Bachelor of Arts in Liberal Arts

The Liberal Arts major seeks to give students the tools to explore and understand connections and patterns: within and among disciplines; between self and the world; among different cultures. It seeks to give students knowledge of how great thinkers in various fields have sought to understand experience and use their learning to address problems and engage fully with life.

Learning Outcomes for Liberal Arts

Learning Objective


Evidence of Attainment


Plan ways to explore connections by developing an ambitious, interdisciplinary program of study that is in keeping with personal goals

Plan of Study narrative; Plan of Study with its distribution requirement of three related domains (18 cr., 12 cr., 9 cr.)


Articulate connections and patterns within and across disciplines

Plan of Study narrative; capstone major project.

Demonstrate a depth of understanding in the connected domains of study.

Completion of capstone course and 21 credit upper-level requirement.

Bring to fruition a major project that demonstrates knowledge, connections, and synthesis of material in the chosen domains of study.

Capstone major project.


Experience and articulate connections between learning in the major and life outside the classroom.

Extended Classroom Experience and reflection paper.



Total of 42 credits, at least 21 of which must be upper-division, as follows:

In addition:

Additional Stipulations

* Capstone: Subject to the advisor's approval, the capstone course may be:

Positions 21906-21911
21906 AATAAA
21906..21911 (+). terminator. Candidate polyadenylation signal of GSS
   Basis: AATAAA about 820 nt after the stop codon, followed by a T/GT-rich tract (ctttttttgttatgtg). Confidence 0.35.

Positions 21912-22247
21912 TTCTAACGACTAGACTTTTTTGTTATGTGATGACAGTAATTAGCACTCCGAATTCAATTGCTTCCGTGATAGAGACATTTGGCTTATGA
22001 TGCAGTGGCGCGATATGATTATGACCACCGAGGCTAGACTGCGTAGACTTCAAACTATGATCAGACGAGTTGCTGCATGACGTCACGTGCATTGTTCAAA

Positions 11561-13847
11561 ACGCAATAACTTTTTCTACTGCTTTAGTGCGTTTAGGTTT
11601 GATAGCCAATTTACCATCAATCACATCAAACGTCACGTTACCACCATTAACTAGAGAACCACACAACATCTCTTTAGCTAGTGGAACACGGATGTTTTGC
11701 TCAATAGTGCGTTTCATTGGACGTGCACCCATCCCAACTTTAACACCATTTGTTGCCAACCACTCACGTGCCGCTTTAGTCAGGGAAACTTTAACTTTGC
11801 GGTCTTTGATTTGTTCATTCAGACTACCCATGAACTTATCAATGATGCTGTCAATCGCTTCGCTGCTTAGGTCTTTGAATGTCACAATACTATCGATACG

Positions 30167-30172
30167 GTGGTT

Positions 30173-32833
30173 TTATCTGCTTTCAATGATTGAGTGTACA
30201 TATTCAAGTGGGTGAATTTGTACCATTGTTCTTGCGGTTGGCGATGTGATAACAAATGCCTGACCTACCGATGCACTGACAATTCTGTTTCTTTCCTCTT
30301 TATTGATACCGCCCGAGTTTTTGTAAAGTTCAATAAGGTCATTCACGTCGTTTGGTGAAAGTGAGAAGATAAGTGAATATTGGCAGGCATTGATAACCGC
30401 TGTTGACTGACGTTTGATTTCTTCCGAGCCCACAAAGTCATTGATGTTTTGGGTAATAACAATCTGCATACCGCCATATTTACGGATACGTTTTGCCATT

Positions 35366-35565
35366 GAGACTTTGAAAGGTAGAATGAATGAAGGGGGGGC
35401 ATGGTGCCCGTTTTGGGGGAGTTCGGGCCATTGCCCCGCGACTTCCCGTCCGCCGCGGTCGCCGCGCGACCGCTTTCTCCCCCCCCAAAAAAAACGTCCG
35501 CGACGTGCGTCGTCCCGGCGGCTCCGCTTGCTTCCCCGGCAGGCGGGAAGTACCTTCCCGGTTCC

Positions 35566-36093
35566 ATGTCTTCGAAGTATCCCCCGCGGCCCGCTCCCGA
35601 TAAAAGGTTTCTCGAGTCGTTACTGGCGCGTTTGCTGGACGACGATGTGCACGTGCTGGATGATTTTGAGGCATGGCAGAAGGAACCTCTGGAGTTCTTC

1. an existing Senior Seminar course in a discipline reflecting the student's focus, preferably within the 18-credit domain, possibly the 12-credit domain; if no appropriate Senior Seminar exists, then
  2. an appropriate existing upper-level course, preferably from within the 18-credit domain, possibly from the 12-credit domain; if no appropriate existing course exists, then
  3. an appropriate independent study, with choice of topic and faculty mentor to be approved by the Liberal Arts Program Committee (LAPC) members.

Whatever the choice of capstone course, the outcome of the experience should in some way reflect and demonstrate the synthesis of domains described in the student's initial degree proposal.

* Education majors seeking licensure who are using Liberal Arts as their second major will need to choose their primary and secondary domains in a fashion that meets state licensure requirements.

* A grade of C- or higher must be earned in all courses counted toward the 42 credits for the major.

* A maximum of 6 credits in the major can be used to fulfill the General Education Core Curriculum or the External Degree Program General Education requirements.

* In general, courses such as Student Teaching in Education, which are specifically aimed at career preparation, are not appropriate for inclusion in the 42 credits for the Liberal Arts degree.

Becoming a Liberal Arts Major

A student interested in becoming a Liberal Arts major on campus will first contact the Liberal Arts Program Committee (LAPC) and be assigned an advisor on the LAPC. In the case of the External Degree Program (EDP), the student will be assigned an advisor in his or her community upon entering EDP. The student and advisor will initially explore together the student's interests and identify relationships between different disciplines or clusters of disciplines which the student would like to explore more deeply. With the advisor's assistance and support, the student will write a program proposal that describes in detail the relationships between two or more domains of study which the student wishes to pursue. Members of the LAPC, who may recommend clarifications or changes, will review the written program proposal, together with the student's transcript and a completed Plan of Study. Once the program proposal has been approved, the student is officially a Liberal Arts major. The advisor and/or other members of the LAPC or EDP staff will continue to work with the student during her/his progress toward a degree.